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No. 104: Mar-Apr 1996

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The whale-on-its-tail fossil

Near Lompoc, California, is a large deposit of diatomaceous earth, so-called because it is composed almost entirely of countless billions of exquisitely sculptured diatom skeletons. Uniformitarian geologists have steadfastly maintained that such diatomaceous-earth deposits require millions of years to form as the tiny skeletons sink slowly to the sea floor. At Lompoc, however, embedded in the thick layer of diatomaceous earth is the fossil of a large whale apparently standing on its tail. How could this whale fossil have maintained its position and integrity over hundreds of thousands of years as it was buried millimeter by millimeter? Wouldn't the bones have been quickly scattered?

Creationists have pointed to this whale as proof that the Lompoc diatomaceous-earth deposit was formed catastrophically, interring the whale almost instantaneously, and burying doctrinaire uniformitarianism at the same time. (Creationists want to "shorten" geological time to fit Biblical schedules.)

But was the whale really entombed on its tail? Creationist geologists studied the Lompoc deposit and put a different slant on the story but not on its ending.

"Contrary to some reports that have circulated, the 80-90 ft (24-27 m) long fossilised baleen whale found in April 1976 in an inclined position in a diatomite unit in the Miguelito Mine at Lompoc, California, was not buried while 'standing on its tail'. An onsite investigation has revealed that the diatomite unit which entombed the whale is also inclined at the same angle, the whale having been buried in the diatomite unit while both were in the horizontal position, and subsequent earth movements having tilted both. Nevertheless, this whale fossil still bears testimony to its catastrophic burial, and thus the catastrophic deposition of the enclosing diatomite.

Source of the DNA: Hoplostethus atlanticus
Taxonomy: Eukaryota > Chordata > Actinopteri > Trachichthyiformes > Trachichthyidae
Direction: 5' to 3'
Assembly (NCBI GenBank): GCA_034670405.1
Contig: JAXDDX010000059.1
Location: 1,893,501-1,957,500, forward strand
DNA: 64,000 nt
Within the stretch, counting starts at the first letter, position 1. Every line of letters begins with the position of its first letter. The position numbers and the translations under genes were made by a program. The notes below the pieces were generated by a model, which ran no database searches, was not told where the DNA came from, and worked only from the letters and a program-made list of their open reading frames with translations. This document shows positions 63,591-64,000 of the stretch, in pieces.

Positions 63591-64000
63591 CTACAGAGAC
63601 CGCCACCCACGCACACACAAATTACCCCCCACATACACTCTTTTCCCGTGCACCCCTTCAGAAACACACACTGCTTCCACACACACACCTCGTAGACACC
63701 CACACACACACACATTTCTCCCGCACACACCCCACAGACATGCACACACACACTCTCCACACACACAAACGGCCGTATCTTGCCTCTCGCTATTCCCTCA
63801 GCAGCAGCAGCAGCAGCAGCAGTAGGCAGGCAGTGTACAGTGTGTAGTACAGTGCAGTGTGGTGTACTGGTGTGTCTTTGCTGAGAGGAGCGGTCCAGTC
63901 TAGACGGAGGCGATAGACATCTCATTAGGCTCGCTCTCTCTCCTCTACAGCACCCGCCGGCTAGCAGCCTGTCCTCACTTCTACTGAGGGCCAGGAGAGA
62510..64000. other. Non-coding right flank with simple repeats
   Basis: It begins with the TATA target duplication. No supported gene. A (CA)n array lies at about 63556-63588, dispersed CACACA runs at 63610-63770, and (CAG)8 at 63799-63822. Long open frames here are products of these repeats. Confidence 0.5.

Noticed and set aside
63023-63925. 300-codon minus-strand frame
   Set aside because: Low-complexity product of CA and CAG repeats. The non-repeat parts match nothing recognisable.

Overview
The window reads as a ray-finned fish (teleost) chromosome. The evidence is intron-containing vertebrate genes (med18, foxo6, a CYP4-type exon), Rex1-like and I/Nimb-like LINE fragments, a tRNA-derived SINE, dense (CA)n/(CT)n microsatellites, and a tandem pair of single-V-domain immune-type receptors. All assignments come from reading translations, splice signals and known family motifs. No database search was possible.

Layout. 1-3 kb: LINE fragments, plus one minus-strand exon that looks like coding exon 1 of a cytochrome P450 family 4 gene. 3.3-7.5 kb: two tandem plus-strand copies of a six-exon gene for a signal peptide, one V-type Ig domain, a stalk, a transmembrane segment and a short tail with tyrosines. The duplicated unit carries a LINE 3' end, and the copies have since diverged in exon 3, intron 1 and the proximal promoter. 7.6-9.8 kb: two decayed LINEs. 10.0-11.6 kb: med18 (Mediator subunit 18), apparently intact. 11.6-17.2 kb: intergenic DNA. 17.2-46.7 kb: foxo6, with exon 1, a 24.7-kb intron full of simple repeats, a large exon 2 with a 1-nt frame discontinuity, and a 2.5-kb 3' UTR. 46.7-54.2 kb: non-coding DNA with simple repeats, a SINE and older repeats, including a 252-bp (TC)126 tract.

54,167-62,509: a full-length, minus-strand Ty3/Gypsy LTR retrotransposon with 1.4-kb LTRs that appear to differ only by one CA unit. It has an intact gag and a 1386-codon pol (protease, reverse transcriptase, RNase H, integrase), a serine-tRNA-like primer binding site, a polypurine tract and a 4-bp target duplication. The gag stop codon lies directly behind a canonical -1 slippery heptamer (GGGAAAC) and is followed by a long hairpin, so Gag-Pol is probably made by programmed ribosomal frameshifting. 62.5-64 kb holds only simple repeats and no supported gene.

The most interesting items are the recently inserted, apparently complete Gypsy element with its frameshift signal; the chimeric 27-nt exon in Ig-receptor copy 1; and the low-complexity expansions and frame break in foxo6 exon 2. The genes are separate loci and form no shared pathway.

"The current uniformitarian (slow and gradual) model for diatomite deposition, as seen in the Guaymas Basin of the Gulf of California, is not capable of explaining the purity of the Lompoc diatomite...the deposition rate is too slow to avoid corrosion and scavenging of the bones. both of which are absent from the Lompoc whale bones."

(Snelling, Andrew A.; "The Whale Fossil in Diatomite, Lompoc, California," CEN Technical Journal, 9:244, 1995. This is an Australian creationist journal.)

Comment. The Lompoc whale fossil does suggest very rapid deposition, but it does not prove that 4.5 billion years of geological history can be compressed into the requisite 6,000 years!

Reference. The Lompoc deposit and many others like it are cataloged in ESD2 in the catalog volume: Neglected Geological Anomalies. For details on this book, visit: here.

Lompoc diatomite bed and fossile whale The Lompoc diatomite bed (left) and fossile whale, as found excavated in 1976.

From Science Frontiers #104, MAR-APR 1996. 1996-2000 William R. Corliss